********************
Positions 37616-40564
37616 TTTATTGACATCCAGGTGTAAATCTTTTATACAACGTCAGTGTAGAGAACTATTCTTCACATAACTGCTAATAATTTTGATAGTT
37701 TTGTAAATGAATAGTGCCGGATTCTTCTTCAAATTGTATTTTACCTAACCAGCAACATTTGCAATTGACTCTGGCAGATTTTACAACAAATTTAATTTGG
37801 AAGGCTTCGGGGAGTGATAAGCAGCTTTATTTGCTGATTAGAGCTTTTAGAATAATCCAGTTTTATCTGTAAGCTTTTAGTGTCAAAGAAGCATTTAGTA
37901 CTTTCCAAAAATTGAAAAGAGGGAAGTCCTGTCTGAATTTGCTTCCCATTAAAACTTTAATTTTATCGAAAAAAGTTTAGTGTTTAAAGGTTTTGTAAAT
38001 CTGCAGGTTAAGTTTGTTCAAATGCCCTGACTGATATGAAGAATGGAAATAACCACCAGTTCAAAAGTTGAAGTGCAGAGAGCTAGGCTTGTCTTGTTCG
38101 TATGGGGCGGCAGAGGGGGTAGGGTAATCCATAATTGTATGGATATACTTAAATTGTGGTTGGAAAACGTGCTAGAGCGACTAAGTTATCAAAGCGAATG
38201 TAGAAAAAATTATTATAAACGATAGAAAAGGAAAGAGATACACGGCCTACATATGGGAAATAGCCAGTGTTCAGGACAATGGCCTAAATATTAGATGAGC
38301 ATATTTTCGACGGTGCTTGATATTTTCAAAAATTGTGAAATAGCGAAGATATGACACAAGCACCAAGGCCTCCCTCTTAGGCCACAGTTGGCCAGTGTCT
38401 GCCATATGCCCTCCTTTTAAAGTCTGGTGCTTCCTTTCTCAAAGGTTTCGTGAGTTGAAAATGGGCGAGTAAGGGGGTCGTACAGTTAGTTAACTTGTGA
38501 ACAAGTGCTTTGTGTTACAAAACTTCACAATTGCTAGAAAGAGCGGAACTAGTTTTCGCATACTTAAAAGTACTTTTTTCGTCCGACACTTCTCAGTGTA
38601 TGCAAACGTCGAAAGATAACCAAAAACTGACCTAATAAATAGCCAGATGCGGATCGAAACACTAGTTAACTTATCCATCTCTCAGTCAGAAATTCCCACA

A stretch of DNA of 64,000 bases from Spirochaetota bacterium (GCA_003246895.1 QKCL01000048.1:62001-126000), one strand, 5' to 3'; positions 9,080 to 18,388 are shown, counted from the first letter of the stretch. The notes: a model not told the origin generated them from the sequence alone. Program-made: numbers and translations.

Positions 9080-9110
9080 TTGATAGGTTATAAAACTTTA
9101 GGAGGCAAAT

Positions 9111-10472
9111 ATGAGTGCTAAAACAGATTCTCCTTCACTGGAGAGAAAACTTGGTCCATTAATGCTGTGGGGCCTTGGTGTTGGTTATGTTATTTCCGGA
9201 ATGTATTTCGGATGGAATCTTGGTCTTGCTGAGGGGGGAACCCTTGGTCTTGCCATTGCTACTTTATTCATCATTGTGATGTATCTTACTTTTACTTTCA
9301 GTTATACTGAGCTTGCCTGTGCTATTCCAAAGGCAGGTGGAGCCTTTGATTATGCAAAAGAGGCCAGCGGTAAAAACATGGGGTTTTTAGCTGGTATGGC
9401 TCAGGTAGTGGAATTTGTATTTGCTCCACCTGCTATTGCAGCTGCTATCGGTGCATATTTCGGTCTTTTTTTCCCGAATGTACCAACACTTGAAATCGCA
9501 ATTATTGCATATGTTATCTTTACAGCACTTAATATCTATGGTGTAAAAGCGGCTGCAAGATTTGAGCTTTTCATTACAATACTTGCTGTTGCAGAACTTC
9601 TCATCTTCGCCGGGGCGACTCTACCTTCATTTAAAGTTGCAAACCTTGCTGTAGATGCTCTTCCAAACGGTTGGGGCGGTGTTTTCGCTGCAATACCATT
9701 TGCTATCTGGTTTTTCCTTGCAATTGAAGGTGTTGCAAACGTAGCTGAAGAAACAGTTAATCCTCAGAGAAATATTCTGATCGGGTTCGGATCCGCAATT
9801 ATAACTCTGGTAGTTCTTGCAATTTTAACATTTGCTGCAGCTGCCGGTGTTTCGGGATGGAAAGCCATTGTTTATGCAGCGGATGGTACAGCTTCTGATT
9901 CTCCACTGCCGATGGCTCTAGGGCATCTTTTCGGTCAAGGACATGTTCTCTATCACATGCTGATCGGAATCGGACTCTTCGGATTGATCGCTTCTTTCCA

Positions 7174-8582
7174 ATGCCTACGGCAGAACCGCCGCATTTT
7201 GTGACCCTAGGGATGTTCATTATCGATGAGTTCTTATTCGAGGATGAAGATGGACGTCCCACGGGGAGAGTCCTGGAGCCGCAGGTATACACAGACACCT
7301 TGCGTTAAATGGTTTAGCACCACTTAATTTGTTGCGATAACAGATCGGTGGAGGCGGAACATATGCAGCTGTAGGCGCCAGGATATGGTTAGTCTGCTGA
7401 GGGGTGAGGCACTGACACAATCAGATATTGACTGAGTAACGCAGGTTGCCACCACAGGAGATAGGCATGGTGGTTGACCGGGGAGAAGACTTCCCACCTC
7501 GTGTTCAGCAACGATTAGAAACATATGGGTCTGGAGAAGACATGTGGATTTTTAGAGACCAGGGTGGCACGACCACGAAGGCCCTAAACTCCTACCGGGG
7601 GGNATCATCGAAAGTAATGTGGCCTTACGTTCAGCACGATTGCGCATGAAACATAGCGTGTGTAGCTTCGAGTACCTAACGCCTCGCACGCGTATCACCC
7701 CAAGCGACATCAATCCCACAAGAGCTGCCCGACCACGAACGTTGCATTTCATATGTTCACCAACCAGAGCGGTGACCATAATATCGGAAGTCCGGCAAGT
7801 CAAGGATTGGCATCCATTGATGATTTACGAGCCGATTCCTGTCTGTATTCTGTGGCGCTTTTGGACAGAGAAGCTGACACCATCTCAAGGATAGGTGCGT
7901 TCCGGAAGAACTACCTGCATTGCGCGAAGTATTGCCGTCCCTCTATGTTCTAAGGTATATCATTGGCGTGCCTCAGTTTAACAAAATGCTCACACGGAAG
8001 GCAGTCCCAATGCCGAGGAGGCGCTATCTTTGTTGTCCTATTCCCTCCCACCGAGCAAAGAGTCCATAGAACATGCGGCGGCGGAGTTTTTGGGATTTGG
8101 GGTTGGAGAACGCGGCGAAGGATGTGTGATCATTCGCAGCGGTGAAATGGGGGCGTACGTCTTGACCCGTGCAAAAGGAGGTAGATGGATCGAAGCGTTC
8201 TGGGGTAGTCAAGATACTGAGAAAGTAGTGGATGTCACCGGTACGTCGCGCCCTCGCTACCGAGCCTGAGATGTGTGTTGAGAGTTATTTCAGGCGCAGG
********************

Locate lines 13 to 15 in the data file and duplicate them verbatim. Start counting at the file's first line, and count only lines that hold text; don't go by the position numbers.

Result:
A stretch of DNA of 64,000 bases from Spirochaetota bacterium (GCA_003246895.1 QKCL01000048.1:62001-126000), one strand, 5' to 3'; positions 9,080 to 18,388 are shown, counted from the first letter of the stretch. The notes: a model not told the origin generated them from the sequence alone. Program-made: numbers and translations.

Positions 9080-9110
9080 TTGATAGGTTATAAAACTTTA